For the Carlyles loved letters, especially from the family, still more from each other; and we have to appreciate that it was not as a duty that, when he was away, Thomas asked for one from her nearly every day. Silence meant real distress, as in late August 1846; he even thought that it was used as a weapon against him; and Jane was even more desperate if she did not hear. On her birthday, after the Seaforth postmistress had twice denied having anything for her, she wrote: “I wonder what love—letter was ever received with such thankfulness. … I am as much broken to pieces by that little accident, as if I had come through an attack of cholera or brain fever” (JWC to TC, 14 July 1846). In a lighter tone from Thomas: “My Goody what in the world is the meaning of this? … This morning no Letters at all—— Whew!” (17 September 1845). Careless as she seems of her writing, Jane knew her value. Anna Montagu had said it should be her life—mission “to write little notes” (JWC to TC, [27 September 1845]); and already fashionable ladies had been known to cross London just to beg to see their author. In the present edition we have nearly another twenty years of them, and thirty-four of Thomas's, to look forward to.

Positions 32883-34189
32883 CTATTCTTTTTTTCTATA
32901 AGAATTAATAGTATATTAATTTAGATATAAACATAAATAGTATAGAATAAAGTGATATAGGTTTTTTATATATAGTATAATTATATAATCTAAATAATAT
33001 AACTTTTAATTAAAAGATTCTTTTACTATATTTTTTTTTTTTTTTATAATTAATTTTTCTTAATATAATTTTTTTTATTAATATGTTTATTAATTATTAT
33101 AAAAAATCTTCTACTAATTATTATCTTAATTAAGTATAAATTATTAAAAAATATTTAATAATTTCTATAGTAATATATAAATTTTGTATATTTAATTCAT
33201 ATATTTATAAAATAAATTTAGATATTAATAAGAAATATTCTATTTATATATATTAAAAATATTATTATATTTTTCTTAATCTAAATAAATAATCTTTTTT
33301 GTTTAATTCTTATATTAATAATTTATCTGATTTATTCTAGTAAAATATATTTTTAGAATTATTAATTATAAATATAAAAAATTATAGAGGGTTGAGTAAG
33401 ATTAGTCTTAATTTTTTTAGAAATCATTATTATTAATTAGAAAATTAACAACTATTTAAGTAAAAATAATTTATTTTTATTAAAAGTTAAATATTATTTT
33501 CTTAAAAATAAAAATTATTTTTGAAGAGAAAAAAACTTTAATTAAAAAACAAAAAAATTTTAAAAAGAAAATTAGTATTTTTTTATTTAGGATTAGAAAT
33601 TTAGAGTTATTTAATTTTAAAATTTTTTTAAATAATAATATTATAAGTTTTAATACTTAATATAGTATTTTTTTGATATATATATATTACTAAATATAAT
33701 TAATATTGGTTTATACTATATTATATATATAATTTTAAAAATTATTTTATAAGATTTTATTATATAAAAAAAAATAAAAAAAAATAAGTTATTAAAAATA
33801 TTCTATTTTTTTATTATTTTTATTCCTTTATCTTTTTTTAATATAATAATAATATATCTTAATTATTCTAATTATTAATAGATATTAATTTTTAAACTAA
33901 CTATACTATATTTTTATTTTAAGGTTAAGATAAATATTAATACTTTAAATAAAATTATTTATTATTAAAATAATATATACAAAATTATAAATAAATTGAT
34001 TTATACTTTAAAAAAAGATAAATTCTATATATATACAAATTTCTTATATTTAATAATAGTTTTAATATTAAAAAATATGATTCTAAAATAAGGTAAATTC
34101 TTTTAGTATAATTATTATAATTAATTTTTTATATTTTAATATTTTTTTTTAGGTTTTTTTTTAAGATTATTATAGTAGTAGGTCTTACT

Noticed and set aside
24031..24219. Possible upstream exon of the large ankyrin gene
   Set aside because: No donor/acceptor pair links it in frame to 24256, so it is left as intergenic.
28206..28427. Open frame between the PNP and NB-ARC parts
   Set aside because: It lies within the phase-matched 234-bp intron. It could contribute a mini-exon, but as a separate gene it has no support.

Kenneth J. Fielding